This pass creates a new control lists for each tile that contain the polygons overlap it. The next pass will uses these control lists to render the tiles.
The Command List Executor starts by walking through all commands in the command list that were submitted by the CPU. When it executes the GL Shader State command, it reads the Shader State Record that it points to and programs the Vertex Cache Manager with the address, format, and stride of the current vertex buffer objects. When it reads a Indexed Primitive List command, it streams the indices to the Vertex Cache Manager, which fetches them from system memory and writes them into Vertex Pipe Memory (VPM). Vertex Pipe Memory is a chunk of on-board SRAM that is used to store both the inputs and outputs from vertex shaders. The Vertex Cache Manager caches vertices that are referenced multiple times and avoids re-computing them. The Quad Processor Unit (QPU) executes 16 shader instances at a time, so when the Vertex Cache Manager has accumulated all the attributes for 16 vertices, it sends request to the QPU scheduler to run the coordinate shader on them.
The coordinate shader (p. 14) is a stripped down version of the vertex shader, created by the shader compiler, that only computes the positions of the vertices. At this stage, we don’t need other attributes like normals.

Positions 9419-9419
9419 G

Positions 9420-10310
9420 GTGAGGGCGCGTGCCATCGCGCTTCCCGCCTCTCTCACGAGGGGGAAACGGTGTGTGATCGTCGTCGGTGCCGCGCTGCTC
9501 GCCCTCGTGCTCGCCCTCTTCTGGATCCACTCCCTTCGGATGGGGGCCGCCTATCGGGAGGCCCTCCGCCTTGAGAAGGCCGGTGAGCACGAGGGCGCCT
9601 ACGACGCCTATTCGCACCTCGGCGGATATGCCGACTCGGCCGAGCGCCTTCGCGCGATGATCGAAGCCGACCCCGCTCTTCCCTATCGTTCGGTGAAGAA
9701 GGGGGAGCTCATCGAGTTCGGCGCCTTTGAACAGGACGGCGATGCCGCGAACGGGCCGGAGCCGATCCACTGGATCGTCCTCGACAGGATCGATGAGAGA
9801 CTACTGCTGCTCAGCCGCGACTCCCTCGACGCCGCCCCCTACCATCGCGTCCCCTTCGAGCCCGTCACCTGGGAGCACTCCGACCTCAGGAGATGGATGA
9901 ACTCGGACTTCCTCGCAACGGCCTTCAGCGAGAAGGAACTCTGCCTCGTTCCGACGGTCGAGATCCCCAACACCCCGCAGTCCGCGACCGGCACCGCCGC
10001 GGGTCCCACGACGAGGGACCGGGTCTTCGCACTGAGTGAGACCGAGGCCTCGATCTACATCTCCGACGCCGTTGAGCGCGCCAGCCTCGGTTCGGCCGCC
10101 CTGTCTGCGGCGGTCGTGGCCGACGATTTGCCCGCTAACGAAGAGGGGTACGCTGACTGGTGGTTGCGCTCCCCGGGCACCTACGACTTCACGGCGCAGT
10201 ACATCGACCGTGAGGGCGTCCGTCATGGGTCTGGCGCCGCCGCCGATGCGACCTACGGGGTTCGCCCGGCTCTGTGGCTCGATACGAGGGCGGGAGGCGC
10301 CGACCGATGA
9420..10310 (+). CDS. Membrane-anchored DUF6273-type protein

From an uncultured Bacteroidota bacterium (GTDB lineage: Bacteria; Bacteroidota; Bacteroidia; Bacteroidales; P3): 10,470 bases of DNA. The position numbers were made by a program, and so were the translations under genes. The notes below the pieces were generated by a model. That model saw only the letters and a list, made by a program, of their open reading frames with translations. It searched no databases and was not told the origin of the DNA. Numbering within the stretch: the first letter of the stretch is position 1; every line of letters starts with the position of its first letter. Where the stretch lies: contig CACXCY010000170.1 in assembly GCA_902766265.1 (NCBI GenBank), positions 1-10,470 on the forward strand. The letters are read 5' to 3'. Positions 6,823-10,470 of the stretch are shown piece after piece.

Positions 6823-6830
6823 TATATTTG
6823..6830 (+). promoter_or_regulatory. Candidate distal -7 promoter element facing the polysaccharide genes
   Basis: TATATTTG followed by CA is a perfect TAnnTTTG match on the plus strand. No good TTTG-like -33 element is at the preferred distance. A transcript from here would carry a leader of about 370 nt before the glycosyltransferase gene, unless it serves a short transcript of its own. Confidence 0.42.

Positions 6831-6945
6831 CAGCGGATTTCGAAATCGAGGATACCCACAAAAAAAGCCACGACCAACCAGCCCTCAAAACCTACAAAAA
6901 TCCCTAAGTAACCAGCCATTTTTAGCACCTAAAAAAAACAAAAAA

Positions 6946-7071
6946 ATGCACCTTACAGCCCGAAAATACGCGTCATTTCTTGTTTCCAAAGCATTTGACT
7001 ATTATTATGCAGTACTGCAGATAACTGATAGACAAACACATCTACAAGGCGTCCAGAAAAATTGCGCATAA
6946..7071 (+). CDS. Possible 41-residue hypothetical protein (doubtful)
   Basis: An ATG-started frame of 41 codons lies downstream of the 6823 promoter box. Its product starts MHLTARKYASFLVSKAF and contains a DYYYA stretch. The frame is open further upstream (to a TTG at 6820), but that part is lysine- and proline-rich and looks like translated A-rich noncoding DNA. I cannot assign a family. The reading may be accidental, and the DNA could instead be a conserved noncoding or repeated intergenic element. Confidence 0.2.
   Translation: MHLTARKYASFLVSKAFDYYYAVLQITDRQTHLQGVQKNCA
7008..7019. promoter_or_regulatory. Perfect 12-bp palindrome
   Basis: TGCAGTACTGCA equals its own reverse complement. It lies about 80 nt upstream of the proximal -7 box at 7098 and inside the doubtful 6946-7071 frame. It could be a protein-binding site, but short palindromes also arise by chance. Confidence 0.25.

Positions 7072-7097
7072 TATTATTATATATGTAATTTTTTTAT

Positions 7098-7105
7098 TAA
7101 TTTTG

Section 3 describes the QPU (Quad processor), which executes the shader programs. It is 16-way SIMD. The QPU scheduler starts a shader program when an external unit requests it. When the program completes, it terminates with an instruction that has its signaling field to 3 - Program End (p. 29). This halts the QPU until the QPU Scheduler starts another program on it.
The QPU reads and writes vertex attributes/parameters in Vertex Pipe Memory using special purpose registers 48-50 (VPM_READ, VPMVCD_RD_SETUP, VPMVCD_WRITE, VPMVCD_WR_SETUP), as described on Page 57. The coordinate shader reads the vertex attributes from vertex pipe memory, translates them, and stores the computed vertex position back to a different location in Vertex Pipe Memory.